Almost all users, who use social technologies, probably aim to build their own connections through online social spaces with various purposes (e.g. establishing digital presences as being known by others, getting in touch with those in personal contact’s relations). For enterprises, they prefer to look at those mentioned purposes as the in-depth levels of connections (valuable social graphs). This is a key benefit from what the organisations can gain from adopting the social technologies. About this post, I tend to focus on the analysis of my own discovery in experiencing some social monitoring tools with my chosen organisation, ‘Muji’.
Muji is one of the biggest Japanese retail organisations that sells household and consumer goods with its own simple design and its ‘no frill’ concept. The following organisation also has its sub-branches across global continents, such as Asia, Europe and North America. In term of the social technologies’ adoptions, each of Muji’s branches currently has its own Facebook and Twitter accounts. Before moving towards the organisation’s social monitoring part, I decide to narrow my scope down to a particular Muji’s branch, which is Muji (USA). The selection of the tools and their analysis can be discussed as follows:
The application is developed by Wildfire, a Google’s division which is one of the world’s largest social media marketing software providers. Registration for users’ accounts is required in accessing and using the basic version for this monitoring tool. Through the usage of the free version, I am only allowed to use the ‘monitor’ feature where I can create data comparisons up to 4 organisations by specifying their social media pages/URLs, including Google+, Facebook and Twitter.
With Wildfireapp, I chose to make a comparison between two Muji’s branches based on their available social media channels (Facebook and Twitter), and they were Muji (USA) and Muji (Indonesia). Without vast difference in both of their populations’ numbers, the analysed result from this tool showed that Muji (USA) contained higher numbers of social media activities than Muji (Indonesia) during 2010 – 2013. Based on the peak range of the results, this proportionally included Facebook pages’ likes (11,416 : 2,390), Checkins (134 : 0), People Talking (4,636 : 53) and Twitter followers (7,421 : 3,083).
By analysing the above proportional outputs, Muji (USA) might possible keep its sale and marketing staffs being more active on its Facebook and Twitter than the Indonesia branch. As giving my chance to visit both branches’ Facebook pages, Muji (USA) presented rich detailed posts of its store’s products and provided the link to access directly to its store while Muji (Indonesia) preferred to use less text with images to promote its products. With different generated contents in promoting the products, it can be another main reason why Muji (USA) be able to gain higher results from adopting the social technologies. This also fits in ‘Advertising’ and ‘E-commerce’ categories of revenue streams that mentioned in the McKinsey Global Institute’s 2012 report.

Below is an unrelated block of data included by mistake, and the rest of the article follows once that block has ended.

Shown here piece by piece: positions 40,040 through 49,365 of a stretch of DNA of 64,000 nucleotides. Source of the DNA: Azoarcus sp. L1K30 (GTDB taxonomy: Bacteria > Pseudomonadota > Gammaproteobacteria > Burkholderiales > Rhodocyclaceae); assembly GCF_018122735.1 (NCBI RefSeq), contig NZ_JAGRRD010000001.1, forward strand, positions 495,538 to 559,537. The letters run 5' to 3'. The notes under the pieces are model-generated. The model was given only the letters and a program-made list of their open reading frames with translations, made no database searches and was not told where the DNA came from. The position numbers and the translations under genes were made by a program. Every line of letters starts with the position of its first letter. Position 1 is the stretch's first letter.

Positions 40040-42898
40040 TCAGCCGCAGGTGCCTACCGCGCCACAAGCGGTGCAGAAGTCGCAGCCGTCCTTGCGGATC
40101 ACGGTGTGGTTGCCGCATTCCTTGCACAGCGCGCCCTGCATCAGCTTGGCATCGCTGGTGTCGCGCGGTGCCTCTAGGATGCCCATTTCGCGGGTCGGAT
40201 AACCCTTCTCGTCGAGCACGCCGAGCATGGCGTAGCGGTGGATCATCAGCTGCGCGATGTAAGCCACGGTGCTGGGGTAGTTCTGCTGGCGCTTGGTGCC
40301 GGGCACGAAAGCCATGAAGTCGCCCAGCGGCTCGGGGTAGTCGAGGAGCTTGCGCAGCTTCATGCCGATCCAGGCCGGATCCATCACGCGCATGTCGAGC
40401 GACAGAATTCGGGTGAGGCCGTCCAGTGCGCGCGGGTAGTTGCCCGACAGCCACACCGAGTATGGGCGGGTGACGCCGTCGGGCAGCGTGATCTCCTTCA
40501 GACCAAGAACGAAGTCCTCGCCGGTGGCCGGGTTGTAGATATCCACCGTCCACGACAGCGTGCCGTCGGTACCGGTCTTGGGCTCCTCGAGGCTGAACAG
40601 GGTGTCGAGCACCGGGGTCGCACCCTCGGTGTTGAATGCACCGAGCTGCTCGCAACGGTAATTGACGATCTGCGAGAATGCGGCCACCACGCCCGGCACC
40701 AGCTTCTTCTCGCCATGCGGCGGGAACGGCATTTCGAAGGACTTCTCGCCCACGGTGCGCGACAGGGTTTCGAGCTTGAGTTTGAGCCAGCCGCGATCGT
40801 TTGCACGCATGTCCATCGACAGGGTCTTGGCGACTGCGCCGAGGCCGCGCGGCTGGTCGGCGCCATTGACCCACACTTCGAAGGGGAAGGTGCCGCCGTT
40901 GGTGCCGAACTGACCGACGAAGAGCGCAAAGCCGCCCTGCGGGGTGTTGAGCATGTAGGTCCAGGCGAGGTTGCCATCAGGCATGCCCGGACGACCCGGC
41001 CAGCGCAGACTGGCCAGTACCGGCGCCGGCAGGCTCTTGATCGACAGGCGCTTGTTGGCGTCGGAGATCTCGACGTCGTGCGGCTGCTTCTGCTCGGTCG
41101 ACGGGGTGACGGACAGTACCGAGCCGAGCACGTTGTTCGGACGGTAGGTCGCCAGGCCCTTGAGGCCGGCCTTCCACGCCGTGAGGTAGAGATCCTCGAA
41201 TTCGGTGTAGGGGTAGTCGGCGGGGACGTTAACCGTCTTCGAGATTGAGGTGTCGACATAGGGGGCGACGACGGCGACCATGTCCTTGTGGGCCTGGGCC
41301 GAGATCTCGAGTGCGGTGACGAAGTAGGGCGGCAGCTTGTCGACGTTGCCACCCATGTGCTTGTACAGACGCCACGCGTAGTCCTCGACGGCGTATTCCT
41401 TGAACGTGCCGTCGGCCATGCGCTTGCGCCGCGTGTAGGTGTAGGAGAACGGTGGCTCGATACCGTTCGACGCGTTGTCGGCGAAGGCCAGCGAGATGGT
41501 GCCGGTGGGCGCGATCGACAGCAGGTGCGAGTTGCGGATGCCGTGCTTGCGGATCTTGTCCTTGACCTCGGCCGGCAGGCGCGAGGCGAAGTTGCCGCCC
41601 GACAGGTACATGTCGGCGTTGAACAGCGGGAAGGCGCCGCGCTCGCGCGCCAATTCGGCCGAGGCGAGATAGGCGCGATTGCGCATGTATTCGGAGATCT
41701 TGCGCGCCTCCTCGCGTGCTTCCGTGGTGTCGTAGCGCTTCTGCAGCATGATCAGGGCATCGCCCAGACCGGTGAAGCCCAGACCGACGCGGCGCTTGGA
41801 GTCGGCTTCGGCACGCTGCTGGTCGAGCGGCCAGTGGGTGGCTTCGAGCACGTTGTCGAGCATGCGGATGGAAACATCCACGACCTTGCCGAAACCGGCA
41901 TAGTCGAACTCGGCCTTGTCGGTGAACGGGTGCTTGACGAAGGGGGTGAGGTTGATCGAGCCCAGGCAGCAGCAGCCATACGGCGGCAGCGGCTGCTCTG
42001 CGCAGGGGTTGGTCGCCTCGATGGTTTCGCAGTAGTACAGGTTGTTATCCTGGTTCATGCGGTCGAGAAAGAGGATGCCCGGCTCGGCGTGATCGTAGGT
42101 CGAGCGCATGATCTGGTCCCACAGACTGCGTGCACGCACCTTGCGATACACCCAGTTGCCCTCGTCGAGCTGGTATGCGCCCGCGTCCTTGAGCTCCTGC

This tool is a web application that developed by Asterisq for exploring the Twitter’s network. The Twitter account is required for using the tool. By typing any Twitter username, Mentionmap will retrieve all possible connections of that specified username and present the result in the constellation’s style of the social graph, including profile images, usernames, and hashtags.
In the case of Mentionmap, I decided to use Muji (USA)’s Twitter username as the main input. Based on the visualised result, I found that there were 5 usernames and 4 hashtags mainly connected their nodes to Muji (USA). While hovering on the line nodes, each of them revealed the number that my input username had been mentioned in previous tweets. This included 1 mention per hashtag and 2-3 mentions per username.
From the following results, they might be represented the proportion on how Muji (USA)’s Twitter username is used in various ways. These include informing the organisation about the internal/external news across branches (e.g. the new released products/services) and being another channel for receiving the customers’ enquiries. By looking closely to the related hashtags, this can possibly give Muji (USA) to have some insights’ knowledge and be able predict its marketing trend to match the consumers’ needs.
According to the results that I have found from experiencing the social monitoring tools, I think that these tools can bring great benefits to the organisations if they learn to apply them appropriately. They are not only allow the organisations to know about their social media insights, but they also give opportunities in business’s improvements and contacts’ expansion. Apart from this, implementing multiple social media channels can increase more chances for the organisations to determine the trends and be able to change their strategies ahead the competitors.